Most people know that driving on icy or snowy roads is dangerous, but others drivers ignore warnings and continue to drive recklessly in these hazardous conditions. If you were injured in a car accident caused by snow or black ice, you may be eligible to file a claim for injury compensation if another driver caused your accident.
Unfortunately, it is often not that easy. The driver will likely deny liability, but if s/he was not driving safely enough for the conditions, you can hold him/her responsible for your damages. A Kirkland car accident lawyer at Max Meyers Law can help: 425-242-5595.
What is black ice and why is it so dangerous?
Black ice, which can occur during rain or snow, is transparent ice found on asphalt. Black ice is so dangerous because it looks just like the road beneath it. This means that drivers may not be aware of it until they are sliding across it and heading for a potentially serious collision.
Who is liable in an accident caused by black ice or snow?
The most likely locations of black ice are on bridges and overpasses, or places that are shaded by trees or buildings. The times of greatest risk are from dusk until dawn, when the temperatures are generally the coldest.
Drivers must take special care when navigating through these areas at these times. If a driver does not exercise heightened caution under these dangerous conditions and causes an accident, s/he is likely liable for any damages.
For example, if a driver was going a little bit too fast for conditions, s/he may be liable for any accidents and injuries s/he causes, even if s/he was driving under a normally recognized speed limit.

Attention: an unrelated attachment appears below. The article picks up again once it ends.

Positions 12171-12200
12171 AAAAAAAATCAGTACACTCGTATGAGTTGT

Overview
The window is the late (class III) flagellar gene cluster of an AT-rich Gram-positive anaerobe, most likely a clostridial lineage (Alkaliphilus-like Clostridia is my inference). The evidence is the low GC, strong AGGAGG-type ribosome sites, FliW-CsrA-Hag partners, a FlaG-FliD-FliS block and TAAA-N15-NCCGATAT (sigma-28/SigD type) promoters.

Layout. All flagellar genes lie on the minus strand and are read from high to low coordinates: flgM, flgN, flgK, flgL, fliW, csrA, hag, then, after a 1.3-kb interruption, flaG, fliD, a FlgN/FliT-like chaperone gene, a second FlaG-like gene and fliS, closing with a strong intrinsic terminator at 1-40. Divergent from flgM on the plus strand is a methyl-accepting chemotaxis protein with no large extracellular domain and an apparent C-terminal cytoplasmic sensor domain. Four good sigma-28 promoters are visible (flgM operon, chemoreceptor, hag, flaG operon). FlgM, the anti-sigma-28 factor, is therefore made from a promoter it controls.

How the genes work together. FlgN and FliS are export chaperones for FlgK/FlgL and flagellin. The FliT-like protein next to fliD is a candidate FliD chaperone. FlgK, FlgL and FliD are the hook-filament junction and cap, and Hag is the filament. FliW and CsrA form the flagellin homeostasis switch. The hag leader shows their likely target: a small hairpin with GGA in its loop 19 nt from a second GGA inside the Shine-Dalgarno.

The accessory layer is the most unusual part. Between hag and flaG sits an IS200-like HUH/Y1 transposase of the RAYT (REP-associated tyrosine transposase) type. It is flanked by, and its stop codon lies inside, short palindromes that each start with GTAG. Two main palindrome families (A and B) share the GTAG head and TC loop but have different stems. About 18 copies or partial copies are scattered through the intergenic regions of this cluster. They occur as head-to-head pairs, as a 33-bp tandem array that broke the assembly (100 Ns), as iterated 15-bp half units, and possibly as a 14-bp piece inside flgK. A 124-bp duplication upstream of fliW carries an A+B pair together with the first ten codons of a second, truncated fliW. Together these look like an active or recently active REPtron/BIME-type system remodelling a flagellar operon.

Obviously, if the driver was behaving recklessly at the time (e.g., speeding, texting, driving while impaired), the driver will likely be liable for your damages.
Note: The location can play a big factor in liability. For example, if an individual was driving on a dry road in the middle of the day and hit a patch of black ice, s/he may not be liable for injuries as a reasonable person would not have expected black ice to be there.
If you were involved in a solo accident caused by winter weather, you will likely have to rely on your own insurance company to cover the damages. This may be true even if you had no idea there would be black ice or if you were driving reasonably.
In some cases, Washington State might be liable if it knew or should have known there was black ice and did nothing to prevent it or rid the area of it. Washington State Department of Transportation’s (WSDOT) roadway condition goals include anti-icing treatments before, during, and after a winter event. If you can prove WSDOT neglected any of these stages, it may be liable.
Note: The State will likely not be liable if there was no reason for it to think that there would be icy conditions in the area.
Proving the State knew of the black ice — or potential for it — can be very difficult. We can help you prove Washington State knew and is therefore liable for your injuries.
How can I recover compensation for my accident caused by black ice or snow?
The first thing you need to do after being involved in a car accident caused by black ice or snow is to call a lawyer. We can examine your case and determine if the other driver was behaving recklessly at the time of collision. We can also investigate and determine if Washington State knew or should have known about the black ice at the location of your collision.
If you were injured in a weather-related accident due to the negligence of someone else, you should not attempt to recover compensation alone. Contact Max Meyers Law today to schedule your appointment for a free consultation: 425-242-5595.